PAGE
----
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Numano Mitsuyoshi
Associate Professor, Tokyo University

The Borderline of Japanese Literature and its Changes in the Context of World Literature

Between Two Nobel Lectures

Contemporary Japanese Literature went round radical changes after WWII. In order to understand the nature of these changes, it is essential to take into consideration the changes of the context of world literature of which Japanese literature has become an integral part. It is not much Japanese literature itself as the context in which it is located that has changed.

A clear demonstration of such change can be found by comparing two Nobel lectures by Kawabata Yasunari ("Japan the Beautiful and Myself") and Kenzaburo Oe ("Japan Ambiguous and Myself").

"Ambiguity" which Oe has chosen to describe the present situation of Japanese cultural identity shows that the time of exotic expectations for Japanese literature are gone. There is no defining the complex Japanese culture by any single adjective and thus it becomes inevitably open to world context.

Beyond the Boarderline of Japanese Literature: the Abe Kobo Phenomenon

One of the most influential contemporary Japanese writers, together with Oe, is doubtless Kobo Abe. The enormous popularity and high critical appraisal which Abe enjoied abroad are often explained by the universality of his artistic vision and logic which do not take recourse to exotic Japanese peculiarities and thus transcend the boarderline of the ghetto of that local literature. But at the same time it is important to pay attention to the crucial moment of Abe's background: he was born and raised in Manchuria which cultural climate differed drastically from Japan proper. This background contributed to the formation of the writer who kept critical distance from anything Japanese and who tried to live in Japanese community as in exile. That is why the figure of Abe is now regaining a new aura in our time when we are obliged to reconsider our cultural identity in world context.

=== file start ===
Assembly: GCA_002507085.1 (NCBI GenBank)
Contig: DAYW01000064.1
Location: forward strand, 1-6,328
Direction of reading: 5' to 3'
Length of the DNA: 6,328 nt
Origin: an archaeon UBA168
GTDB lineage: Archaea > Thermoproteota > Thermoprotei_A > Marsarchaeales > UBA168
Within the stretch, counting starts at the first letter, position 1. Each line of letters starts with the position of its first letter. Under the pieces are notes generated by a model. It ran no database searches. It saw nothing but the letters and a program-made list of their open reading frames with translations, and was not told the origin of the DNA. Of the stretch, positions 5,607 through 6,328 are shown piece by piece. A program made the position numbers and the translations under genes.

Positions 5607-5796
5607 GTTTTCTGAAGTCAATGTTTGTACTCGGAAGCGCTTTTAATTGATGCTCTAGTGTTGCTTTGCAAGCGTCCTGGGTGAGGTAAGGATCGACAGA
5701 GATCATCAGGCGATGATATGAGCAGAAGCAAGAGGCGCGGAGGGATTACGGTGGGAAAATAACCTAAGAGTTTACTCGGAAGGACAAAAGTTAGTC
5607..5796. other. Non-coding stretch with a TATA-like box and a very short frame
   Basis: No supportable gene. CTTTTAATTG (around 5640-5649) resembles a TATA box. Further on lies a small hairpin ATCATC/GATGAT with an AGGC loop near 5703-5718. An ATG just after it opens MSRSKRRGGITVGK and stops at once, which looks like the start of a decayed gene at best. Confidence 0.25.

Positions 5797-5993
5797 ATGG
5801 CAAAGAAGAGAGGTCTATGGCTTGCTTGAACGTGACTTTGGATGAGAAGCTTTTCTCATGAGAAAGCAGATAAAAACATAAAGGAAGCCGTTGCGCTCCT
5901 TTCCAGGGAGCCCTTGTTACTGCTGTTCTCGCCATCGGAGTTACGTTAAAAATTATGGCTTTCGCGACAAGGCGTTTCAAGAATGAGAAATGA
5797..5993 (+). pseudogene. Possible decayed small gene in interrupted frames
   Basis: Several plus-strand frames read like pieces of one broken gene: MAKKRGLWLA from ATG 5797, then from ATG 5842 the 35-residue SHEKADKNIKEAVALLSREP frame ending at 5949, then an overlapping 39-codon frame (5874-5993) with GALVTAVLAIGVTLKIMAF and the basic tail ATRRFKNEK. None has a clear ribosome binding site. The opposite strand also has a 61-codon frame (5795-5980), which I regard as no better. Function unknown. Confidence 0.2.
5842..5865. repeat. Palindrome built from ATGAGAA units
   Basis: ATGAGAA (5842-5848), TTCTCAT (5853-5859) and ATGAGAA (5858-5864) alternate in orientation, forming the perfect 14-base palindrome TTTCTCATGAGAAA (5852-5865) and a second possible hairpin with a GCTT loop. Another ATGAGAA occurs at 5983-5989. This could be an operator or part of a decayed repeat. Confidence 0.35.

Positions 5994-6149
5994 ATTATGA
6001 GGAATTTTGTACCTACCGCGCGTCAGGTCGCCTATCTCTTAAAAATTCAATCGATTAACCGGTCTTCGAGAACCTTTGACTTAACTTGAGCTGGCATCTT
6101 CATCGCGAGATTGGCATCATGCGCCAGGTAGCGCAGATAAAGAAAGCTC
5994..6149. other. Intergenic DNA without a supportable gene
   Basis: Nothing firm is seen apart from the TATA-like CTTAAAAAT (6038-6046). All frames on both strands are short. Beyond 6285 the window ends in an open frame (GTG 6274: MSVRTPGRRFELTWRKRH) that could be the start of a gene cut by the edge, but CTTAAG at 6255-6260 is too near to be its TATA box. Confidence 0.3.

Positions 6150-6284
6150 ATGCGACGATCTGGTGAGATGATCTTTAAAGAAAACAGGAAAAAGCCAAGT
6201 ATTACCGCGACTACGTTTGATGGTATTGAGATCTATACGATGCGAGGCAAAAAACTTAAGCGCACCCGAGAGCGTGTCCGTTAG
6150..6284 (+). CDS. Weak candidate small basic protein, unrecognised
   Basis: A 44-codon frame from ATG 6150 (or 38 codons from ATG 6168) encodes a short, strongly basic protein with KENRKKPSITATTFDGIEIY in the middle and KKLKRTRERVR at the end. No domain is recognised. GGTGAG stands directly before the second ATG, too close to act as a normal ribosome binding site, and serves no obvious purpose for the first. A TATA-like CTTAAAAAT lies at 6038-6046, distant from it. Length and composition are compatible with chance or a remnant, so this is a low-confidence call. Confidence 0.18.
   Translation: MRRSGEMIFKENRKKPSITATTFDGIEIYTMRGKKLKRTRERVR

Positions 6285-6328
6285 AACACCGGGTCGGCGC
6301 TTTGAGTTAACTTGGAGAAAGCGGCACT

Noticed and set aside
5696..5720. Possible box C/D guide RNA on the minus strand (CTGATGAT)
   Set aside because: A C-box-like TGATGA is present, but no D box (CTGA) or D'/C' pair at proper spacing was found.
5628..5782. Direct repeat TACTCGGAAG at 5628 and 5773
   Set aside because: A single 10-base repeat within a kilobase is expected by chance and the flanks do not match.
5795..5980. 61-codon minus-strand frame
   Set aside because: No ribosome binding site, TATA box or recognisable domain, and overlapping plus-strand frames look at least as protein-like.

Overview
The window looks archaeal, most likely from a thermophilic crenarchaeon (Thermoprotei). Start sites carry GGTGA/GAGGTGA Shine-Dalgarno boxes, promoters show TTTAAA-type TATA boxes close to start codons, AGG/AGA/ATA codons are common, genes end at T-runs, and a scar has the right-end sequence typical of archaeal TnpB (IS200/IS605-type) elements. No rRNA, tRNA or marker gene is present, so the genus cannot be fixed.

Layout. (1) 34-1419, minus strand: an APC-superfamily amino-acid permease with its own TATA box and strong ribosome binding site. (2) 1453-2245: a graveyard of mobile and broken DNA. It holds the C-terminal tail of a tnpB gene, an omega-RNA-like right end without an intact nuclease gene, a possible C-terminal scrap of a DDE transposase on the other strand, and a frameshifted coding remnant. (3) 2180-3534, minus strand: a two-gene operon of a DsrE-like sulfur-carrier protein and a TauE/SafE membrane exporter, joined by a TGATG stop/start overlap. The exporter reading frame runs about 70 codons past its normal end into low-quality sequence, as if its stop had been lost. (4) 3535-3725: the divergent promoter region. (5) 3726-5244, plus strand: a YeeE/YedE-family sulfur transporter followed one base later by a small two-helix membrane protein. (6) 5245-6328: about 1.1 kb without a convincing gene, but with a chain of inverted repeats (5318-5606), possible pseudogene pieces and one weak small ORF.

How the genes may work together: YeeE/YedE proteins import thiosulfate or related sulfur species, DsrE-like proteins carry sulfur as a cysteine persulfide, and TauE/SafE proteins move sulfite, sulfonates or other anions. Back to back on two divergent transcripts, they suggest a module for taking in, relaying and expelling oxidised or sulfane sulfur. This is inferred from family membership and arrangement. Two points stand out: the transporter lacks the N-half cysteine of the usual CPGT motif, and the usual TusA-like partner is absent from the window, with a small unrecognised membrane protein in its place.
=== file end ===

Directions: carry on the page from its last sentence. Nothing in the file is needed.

New Phenomena of Contemporary Japanese Literature: Hideo Levi, Minae Mizumura and Yoko Tawada

One of the most characteristic phenomena of recent Japanese literature is the debut of such writers who can not be readily put into the traditional framework of Japanese literature. There are writers from America or Europe who writes their works in Japanese and appraised as professional writers only in Japanese (Hideo Levi from the USA, David Zopetti from Switzerland). In his book of essays entitled The Truimph of Japanese Language Hideo Levi maintains that the truimph of Japanese language consists not so much in its growing popularity outside Japan as in the fact it has finally taken off the straightjacket of the modern myth of 'one nation - one culture - one language ideology'.

There are also such Japanese writers who wrote not only in Japanese, but also in some foreign language. For example, Yoko Tawada writes both in Japanese and in German; Minae Mizumura wrote a unique bilingual novel whose heroines speak both Japanese and English and freely switch from one language to another.

The Blurring Borderline between 'Jun Bungaku' and 'Taishu Bungaku'

Another boarderline of Japanese literature to be discussed here is of quite different nature: the boarderline which separates "jun bungaku" (artistic, "elite" literature) from "taishu bungaku" (literature for masses). As the literary historian Jun'ichi Konishi predicted, now the two genres tend to merge with each other and it is very difficult to classify writers. As a matter of fact, the most popular writers today, such as Ryu Murakami, Haruki Murakami, Banana Yoshimoto, Eimi Yamada, occupy as a rule some place in-between and we can call their novels "chukan shosetsu" (although the term itself, which was originally coined to designate works of prose which do not fit easily either in "jun bungaku" or in "taishu bungaku"). It is worth noting that some parallel tendency can be found in contemporary literature of other countries including Russia. In my view, for example Victor Pelevin's position in Russian literature has much in common with that of Haruki Murakami in Japanese literature. But this is quite another topic for another paper.

 
                 
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